The source of the original title was also based on an amusing story I liked to tell about how our young children understood the difference between camp and cottage.  When our children were young, my wife Mandy would take them out on our street to play with their friends. Occasionally her conversation with the other parents would lead to where we were going for the summer and Mandy would usually respond “to the cottage”. This was a natural expression for her as she had grown up in New Liskeard where they called their summer place on Twin Lakes, a cottage. To most people in Toronto it made sense that when you said ‘cottage’ you were talking about a summer residence on a lake.  But our children had grown to understand that their getaway at Pogamasing didn’t seem to fit within the concept of a cottage: to them it was a camp. So when they overheard Mandy casually referring to Pog as a cottage, their reaction led to an immediate response, in unison: “No Mom, it’s a camp, not a cottage!”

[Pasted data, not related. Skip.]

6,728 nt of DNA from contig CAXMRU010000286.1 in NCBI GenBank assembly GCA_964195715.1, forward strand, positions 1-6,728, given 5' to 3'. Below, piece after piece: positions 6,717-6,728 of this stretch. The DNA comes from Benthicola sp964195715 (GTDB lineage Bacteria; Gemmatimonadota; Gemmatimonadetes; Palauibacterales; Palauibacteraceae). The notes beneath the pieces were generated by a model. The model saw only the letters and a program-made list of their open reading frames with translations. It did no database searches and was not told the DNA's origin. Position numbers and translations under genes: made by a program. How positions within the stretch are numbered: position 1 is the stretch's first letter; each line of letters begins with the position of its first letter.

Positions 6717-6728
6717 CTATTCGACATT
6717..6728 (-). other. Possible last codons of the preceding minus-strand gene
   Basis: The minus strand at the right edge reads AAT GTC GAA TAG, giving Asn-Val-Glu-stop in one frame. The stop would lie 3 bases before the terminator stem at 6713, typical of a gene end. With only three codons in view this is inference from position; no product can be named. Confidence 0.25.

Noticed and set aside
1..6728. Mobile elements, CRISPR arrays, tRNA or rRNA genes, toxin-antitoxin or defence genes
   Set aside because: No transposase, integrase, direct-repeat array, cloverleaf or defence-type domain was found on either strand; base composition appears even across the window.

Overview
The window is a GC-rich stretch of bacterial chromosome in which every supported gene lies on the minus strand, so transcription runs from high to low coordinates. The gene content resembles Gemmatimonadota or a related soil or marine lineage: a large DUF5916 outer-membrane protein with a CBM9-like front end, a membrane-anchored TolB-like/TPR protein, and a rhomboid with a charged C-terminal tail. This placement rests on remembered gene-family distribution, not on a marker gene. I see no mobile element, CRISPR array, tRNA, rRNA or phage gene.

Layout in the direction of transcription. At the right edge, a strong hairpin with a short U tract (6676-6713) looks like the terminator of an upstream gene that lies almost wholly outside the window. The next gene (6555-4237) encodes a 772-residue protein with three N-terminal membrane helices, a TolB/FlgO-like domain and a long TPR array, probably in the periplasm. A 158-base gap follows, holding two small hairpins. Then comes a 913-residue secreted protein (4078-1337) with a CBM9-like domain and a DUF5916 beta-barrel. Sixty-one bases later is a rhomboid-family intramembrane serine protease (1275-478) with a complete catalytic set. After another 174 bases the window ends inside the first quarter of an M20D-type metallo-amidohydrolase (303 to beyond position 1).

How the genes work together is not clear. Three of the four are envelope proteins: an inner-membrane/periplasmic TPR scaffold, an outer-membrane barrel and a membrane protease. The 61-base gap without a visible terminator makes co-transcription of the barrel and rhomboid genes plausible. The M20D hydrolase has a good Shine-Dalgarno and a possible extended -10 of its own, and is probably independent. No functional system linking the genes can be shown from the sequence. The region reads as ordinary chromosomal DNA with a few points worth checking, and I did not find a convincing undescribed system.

Naturally, our friends were stumped as to what they meant. How could a place on a lake in southern Ontario, or New Liskeard, be so different from a place in the Sudbury area as to warrant a different label. Torontonians had their own meaning for camp: It was where you sent your kids for the summer to learn crafts, swimming, and go canoe-tripping. This new usage of camp caused great confusion among our Toronto friends.

“Just what is a camp?” they demanded to know.  Although I tried many times to explain the difference, it wasn’t until I began researching the history of Pogamasing that I came to a clearer understanding.